Choice architecture is sure to be hugely influential in how the government structures new health insurance exchanges, set to go online in 2014, Garber said. While the government won't be able to pick favorites among insurers participating in the state-run exchanges, it will be able give customers information about the plans, using transparency measures. This has already been done through the Medicare Part D prescription drug program, which lets insurers compete on the Medicare website for business.
"Behavioral incentives can be powerful, but they are unlikely to overcome a powerful financial incentive," Garber said. So, for some people, an expensive healthcare plan they have to pay for in monthly premiums could be less appealing than a once-a-year financial penalty.
The dangers of financial penalties in healthcare have been shown time and time again when examining prescription drug use. If copayments go up too high, then some people stop filling their prescriptions and wind up sicker.
On the other hand, financial incentives don't always work to change behavior, as evidenced by the disappointing results in physician pay-for-performance programs.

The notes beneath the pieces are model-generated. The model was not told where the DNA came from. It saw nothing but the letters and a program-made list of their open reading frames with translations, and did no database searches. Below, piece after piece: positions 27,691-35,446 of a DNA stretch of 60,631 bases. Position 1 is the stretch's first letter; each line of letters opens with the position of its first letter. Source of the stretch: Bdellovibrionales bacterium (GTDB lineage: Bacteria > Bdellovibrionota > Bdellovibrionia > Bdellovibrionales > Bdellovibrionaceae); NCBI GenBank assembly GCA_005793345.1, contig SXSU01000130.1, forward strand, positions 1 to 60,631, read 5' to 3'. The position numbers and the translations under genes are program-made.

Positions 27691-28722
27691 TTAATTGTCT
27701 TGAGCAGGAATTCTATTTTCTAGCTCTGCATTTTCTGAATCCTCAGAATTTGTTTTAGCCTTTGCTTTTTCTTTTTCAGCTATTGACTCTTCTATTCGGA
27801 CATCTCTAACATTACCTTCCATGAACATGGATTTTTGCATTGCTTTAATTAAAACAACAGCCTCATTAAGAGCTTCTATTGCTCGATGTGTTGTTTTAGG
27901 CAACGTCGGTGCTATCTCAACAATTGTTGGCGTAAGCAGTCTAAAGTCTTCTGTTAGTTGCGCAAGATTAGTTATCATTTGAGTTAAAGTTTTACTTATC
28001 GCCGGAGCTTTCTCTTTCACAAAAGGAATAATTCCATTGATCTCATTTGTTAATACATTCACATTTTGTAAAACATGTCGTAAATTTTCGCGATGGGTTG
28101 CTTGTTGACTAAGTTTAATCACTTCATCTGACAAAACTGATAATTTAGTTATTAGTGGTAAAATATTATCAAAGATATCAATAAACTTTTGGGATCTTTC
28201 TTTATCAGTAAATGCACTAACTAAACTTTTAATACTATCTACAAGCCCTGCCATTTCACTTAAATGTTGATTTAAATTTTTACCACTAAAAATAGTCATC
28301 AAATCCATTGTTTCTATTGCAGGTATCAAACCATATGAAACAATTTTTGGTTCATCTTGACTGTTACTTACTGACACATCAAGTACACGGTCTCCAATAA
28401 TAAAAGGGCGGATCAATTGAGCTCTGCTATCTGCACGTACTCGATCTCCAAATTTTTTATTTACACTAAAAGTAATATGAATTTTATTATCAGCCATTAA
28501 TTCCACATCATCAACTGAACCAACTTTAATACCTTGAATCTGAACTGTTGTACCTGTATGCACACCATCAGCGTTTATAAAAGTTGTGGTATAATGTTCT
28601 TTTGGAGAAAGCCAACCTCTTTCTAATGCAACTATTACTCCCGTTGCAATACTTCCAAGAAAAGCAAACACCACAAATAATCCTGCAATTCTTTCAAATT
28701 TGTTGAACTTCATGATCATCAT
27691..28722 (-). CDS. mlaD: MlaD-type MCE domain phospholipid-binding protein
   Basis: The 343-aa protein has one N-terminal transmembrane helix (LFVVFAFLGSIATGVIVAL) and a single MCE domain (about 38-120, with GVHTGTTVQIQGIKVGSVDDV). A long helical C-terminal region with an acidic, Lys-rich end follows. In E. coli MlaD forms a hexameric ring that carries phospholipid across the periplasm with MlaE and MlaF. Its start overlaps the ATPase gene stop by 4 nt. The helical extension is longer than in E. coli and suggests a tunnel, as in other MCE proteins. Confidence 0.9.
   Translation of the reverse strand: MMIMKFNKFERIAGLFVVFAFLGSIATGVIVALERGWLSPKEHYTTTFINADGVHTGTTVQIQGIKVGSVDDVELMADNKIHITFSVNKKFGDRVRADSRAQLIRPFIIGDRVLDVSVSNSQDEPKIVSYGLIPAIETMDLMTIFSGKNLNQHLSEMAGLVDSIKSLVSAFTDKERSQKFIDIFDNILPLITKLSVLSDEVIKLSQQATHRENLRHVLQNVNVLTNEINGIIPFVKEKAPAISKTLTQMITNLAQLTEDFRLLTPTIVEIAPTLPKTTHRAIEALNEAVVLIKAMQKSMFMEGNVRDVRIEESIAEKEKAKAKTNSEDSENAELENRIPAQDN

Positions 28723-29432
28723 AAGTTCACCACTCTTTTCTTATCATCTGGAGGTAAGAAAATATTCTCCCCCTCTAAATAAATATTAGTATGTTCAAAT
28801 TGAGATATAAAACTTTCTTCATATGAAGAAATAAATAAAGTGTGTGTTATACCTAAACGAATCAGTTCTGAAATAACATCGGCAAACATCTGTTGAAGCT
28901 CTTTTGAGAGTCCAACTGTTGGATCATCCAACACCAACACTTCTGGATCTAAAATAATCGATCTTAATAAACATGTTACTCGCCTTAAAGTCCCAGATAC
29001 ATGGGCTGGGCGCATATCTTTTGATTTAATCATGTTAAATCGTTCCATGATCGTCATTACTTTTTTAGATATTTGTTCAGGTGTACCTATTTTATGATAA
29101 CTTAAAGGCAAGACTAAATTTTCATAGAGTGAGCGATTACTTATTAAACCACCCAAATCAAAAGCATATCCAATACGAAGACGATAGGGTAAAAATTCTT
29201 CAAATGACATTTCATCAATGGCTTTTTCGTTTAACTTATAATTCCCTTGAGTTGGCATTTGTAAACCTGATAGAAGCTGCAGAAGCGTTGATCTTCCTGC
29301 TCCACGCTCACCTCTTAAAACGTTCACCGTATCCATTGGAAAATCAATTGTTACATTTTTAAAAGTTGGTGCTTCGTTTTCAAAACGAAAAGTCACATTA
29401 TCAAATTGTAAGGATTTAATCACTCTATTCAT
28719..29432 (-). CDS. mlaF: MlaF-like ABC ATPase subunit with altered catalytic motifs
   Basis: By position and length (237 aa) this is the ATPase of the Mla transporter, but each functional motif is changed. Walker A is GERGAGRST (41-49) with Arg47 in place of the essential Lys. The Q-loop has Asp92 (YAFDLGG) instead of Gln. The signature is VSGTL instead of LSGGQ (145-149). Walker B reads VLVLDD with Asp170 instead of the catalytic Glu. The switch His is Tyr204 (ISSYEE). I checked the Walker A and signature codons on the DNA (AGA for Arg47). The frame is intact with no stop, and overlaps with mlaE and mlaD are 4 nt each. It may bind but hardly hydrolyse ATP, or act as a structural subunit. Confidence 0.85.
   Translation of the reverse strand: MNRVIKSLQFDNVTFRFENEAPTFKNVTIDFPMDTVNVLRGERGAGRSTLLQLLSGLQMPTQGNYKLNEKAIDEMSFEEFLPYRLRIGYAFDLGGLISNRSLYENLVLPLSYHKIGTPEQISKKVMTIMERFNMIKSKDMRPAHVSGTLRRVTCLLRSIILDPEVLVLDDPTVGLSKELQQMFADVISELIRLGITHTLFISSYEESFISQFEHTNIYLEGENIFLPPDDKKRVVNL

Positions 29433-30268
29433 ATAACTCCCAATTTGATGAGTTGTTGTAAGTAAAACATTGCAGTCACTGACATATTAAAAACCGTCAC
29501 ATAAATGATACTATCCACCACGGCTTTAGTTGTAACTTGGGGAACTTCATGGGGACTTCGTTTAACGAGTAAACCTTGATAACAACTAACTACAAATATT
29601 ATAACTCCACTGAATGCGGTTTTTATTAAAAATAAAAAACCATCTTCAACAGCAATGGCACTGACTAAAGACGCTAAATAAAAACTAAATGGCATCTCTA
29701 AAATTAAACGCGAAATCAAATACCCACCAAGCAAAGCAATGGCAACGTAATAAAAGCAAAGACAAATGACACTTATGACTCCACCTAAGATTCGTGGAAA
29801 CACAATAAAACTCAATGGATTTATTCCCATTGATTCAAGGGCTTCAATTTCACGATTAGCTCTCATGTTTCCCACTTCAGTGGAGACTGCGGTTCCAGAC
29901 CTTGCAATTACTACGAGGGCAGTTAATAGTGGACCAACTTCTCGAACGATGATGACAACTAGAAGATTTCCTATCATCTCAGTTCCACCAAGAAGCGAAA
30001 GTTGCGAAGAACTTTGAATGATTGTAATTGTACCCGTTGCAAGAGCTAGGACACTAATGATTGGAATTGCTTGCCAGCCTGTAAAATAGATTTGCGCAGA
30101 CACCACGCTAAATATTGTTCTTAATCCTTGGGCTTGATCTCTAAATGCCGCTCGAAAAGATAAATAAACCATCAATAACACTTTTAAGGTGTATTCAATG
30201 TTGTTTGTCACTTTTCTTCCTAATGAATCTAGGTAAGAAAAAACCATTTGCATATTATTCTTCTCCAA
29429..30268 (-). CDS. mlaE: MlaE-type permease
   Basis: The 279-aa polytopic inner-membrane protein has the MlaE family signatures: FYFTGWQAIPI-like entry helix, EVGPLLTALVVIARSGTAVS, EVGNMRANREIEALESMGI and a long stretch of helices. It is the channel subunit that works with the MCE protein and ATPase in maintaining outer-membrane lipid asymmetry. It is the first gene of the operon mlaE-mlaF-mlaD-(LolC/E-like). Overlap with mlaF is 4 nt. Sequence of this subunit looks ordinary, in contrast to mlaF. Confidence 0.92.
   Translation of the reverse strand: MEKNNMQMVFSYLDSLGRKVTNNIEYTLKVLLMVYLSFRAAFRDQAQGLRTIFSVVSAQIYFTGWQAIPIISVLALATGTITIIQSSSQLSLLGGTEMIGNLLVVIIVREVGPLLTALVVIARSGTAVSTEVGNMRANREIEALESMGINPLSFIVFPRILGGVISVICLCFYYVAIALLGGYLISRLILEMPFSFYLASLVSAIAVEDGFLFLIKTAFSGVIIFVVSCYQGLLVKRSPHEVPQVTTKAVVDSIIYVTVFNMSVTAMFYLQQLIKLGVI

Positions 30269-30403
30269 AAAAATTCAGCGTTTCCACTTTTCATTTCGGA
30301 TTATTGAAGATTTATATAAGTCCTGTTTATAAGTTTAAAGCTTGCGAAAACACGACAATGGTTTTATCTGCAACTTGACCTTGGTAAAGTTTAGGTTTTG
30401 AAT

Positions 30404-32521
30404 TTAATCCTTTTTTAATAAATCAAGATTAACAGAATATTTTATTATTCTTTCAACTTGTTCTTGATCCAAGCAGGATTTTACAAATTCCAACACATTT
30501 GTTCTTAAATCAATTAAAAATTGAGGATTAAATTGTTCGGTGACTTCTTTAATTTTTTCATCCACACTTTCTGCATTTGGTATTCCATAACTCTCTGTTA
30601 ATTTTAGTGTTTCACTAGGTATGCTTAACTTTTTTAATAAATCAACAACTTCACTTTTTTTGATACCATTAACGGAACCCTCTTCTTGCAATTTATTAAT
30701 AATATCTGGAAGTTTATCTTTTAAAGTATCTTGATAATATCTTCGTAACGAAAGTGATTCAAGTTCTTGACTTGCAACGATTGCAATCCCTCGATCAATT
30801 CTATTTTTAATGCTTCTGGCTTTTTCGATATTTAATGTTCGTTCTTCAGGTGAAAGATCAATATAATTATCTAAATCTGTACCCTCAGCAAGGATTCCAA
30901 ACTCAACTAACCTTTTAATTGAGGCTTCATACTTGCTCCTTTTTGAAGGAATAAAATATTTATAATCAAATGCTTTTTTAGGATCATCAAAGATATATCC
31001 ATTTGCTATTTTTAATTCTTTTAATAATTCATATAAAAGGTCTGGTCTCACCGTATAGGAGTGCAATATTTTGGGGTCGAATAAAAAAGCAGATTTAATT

"We'll be seeing some interesting experiments unfolding over the next few years," Garber said. "This will, in the end, play out in the market."
Express Scripts, a St. Louis-based pharmacy benefit manager, in 2008 launched the Center for Cost-Effective Consumerism and hired experts in behavioral economics—including Garber at Stanford University—to its advisory board.
Lowe's, the home-improvement retail chain, saved $5.2 million in 2009 by getting employees who take maintenance prescription medications to switch to home pharmacy delivery. It did it using behavioral economics. Bob Ihrie, senior vice president of employee rewards and services at Lowe's Cos., describes the method as "carrot, carrot, stick, big stick."
Lowe's started by educating its 225,000 employees nationwide about home drug delivery, and the cost savings involved. After the third month, if workers hadn't switched, they are notified at the pharmacy when picking up their prescription and told that if they don't switch to home delivery, they would start paying the full price of the prescription. The next month, if they hadn't signed on for home delivery, they paid full price at the in-store pharmacy.